The grand finale of many Polynesian revues and luaus, the thrilling fireknife dancer astounds audiences with dazzling displays of athleticism, fire and danger. Taking his inspiration from the Samoan warrior, the fireknife dancer takes center stage at the luau, twirling, tossing, catching and throwing a flaming machete at breathtaking speeds.
Resembling a baton, the fireknife itself, called “nifo oti,” replicates an ancient Samoan weapon that features a 14-inch blade with a hook on the end. To add fire, both ends are wrapped with Kevlar or a cotton towel tied with wire, then soaked in camp kerosene (white gas), which burns cleanly and vaporizes quickly. Before the addition of fire, the traditional Samoan knife dancer portrayed the movements of the warrior at battle. The custom eventually evolved into performance art, with the dancer slicing objects in mid-air.
Believe it or not, the idea of adding fire happened in 1946 in San Francisco. A young Samoan named Freddie Letuili was performing a traditional knife dance at a Shriners’ convention in Golden Gate Park. While there, he observed a young girl twirling a baton with light bulbs attached at each end. He also saw a Hindu performer eating fire. Thus the idea for adding a little sizzle to his performance was born. Today, only a few brave and talented men take on the tradition of the fireknife dance, which involves truly perilous moves like eating the fire, holding the fire to your feet, or catching the fireknife behind the back. In addition to possibly getting burned, the performer is also at risk for fainting because the fire sucks up all the oxygen around him.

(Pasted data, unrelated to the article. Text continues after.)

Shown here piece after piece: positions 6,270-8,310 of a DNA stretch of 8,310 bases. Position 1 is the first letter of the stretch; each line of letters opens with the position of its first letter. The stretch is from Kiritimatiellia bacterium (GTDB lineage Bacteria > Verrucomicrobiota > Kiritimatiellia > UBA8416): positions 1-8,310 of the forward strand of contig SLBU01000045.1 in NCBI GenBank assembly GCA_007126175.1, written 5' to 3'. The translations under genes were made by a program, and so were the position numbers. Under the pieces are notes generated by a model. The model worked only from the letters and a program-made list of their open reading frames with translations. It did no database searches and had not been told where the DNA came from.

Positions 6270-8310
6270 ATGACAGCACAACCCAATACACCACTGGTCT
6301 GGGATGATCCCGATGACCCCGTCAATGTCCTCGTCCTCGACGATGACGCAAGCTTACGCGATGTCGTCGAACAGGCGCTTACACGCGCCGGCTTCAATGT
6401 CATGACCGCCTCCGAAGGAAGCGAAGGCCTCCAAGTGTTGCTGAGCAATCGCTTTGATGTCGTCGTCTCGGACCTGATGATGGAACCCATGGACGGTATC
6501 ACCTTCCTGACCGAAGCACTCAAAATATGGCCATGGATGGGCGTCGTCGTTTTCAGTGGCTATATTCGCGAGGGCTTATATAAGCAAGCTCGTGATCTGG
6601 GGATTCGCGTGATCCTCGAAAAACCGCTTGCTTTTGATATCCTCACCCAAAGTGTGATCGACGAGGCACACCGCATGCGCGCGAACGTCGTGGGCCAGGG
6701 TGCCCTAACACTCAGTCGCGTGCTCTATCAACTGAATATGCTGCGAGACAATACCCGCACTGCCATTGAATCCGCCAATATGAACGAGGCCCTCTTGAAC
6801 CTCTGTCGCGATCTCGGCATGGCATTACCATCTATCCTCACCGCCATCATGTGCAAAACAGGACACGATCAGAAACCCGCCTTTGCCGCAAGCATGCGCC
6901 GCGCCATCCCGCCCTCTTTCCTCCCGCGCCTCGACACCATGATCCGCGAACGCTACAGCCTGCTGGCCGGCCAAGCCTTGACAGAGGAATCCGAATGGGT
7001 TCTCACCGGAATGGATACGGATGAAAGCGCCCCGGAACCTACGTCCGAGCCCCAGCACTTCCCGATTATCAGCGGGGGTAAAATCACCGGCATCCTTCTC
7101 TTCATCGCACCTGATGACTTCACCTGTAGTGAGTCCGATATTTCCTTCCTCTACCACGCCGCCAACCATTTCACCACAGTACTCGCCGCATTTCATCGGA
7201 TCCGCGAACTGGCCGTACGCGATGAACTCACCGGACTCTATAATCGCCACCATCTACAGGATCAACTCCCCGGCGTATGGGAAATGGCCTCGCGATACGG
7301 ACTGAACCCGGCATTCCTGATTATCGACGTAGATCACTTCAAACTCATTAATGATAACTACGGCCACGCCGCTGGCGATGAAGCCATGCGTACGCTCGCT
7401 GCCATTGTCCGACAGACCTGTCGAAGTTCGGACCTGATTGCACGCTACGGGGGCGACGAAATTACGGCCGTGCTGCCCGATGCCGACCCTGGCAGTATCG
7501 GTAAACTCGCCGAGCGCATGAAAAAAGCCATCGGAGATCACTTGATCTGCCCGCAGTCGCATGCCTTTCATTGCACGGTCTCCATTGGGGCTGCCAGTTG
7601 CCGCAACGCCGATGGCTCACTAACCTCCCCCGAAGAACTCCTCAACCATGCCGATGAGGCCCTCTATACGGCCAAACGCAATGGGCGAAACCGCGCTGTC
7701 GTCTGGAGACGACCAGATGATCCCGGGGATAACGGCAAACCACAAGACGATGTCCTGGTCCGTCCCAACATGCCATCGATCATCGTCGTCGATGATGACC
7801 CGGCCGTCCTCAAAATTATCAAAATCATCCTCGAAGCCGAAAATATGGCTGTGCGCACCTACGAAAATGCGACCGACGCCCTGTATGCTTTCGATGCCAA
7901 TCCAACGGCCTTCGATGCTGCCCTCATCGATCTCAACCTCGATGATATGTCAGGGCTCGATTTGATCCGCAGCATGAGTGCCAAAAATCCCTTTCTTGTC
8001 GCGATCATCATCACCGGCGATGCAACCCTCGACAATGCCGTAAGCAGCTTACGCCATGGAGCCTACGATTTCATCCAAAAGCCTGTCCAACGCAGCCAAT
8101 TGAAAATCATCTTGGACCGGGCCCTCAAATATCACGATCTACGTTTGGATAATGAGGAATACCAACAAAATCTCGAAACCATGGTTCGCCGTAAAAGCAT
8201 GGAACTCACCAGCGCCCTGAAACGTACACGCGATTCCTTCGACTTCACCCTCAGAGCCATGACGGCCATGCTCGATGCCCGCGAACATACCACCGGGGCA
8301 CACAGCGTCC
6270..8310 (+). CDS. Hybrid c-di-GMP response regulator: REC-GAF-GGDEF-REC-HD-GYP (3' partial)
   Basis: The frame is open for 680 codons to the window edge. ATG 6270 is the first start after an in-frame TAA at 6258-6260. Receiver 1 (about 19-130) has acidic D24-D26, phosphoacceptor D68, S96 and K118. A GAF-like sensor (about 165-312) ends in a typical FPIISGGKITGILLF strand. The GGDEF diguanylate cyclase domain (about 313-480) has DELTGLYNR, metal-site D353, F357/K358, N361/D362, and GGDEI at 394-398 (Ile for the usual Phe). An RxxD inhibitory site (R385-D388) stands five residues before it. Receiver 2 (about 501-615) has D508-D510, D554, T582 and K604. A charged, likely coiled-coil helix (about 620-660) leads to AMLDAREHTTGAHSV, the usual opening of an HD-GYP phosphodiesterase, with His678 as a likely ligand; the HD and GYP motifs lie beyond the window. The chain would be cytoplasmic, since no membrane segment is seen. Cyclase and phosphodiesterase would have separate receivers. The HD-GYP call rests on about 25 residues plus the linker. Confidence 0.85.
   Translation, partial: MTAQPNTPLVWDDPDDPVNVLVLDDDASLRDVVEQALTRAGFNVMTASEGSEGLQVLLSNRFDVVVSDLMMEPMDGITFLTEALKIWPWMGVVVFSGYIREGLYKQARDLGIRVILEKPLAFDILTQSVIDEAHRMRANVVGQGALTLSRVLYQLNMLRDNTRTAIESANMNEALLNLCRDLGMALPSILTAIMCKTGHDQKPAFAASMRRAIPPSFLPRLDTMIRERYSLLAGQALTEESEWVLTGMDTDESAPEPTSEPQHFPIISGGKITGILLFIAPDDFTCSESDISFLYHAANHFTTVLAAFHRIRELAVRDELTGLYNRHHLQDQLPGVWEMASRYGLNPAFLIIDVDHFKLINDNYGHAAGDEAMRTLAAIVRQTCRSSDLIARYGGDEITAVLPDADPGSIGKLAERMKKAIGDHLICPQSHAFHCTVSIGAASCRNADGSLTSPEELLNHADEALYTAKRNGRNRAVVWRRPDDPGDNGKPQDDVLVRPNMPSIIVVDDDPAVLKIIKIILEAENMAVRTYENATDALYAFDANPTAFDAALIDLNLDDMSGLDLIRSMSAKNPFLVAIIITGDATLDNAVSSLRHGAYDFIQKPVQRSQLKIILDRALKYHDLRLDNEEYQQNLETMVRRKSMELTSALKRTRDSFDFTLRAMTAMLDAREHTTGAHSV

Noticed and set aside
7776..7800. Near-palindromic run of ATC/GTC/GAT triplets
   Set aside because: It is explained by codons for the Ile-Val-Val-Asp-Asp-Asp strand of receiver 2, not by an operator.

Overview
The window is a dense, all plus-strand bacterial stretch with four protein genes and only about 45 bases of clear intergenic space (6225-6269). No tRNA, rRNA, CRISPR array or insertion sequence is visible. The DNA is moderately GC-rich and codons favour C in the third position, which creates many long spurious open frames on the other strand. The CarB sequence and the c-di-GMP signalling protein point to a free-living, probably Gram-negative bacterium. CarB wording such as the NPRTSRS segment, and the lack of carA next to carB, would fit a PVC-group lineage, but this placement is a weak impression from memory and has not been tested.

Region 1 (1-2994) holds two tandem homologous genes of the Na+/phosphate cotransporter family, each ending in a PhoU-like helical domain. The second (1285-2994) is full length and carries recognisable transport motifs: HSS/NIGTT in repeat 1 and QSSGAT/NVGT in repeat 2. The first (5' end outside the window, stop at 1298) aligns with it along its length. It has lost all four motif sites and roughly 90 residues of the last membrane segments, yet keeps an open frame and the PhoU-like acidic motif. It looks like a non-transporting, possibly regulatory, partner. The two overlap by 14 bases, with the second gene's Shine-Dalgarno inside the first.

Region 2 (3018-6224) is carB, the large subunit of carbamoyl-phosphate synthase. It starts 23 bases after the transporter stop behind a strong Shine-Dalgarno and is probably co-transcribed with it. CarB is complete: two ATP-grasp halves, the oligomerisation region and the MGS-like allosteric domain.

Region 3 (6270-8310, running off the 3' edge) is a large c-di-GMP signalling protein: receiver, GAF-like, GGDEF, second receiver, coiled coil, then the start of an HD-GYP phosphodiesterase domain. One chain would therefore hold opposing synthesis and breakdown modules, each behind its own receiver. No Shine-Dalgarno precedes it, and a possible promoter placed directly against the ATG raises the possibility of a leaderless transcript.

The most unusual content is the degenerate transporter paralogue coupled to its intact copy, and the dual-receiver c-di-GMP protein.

Here in Kona, you can see fireknife dancers at the three different luaus held at resorts in Kailua-Kona. Our Holualoa Inn ohana will assist you in recommending a host of visitor activities during your Hawai‘i Big Island vacation, including “sharing sparks” with the incredible fireknife dancers of Samoa.
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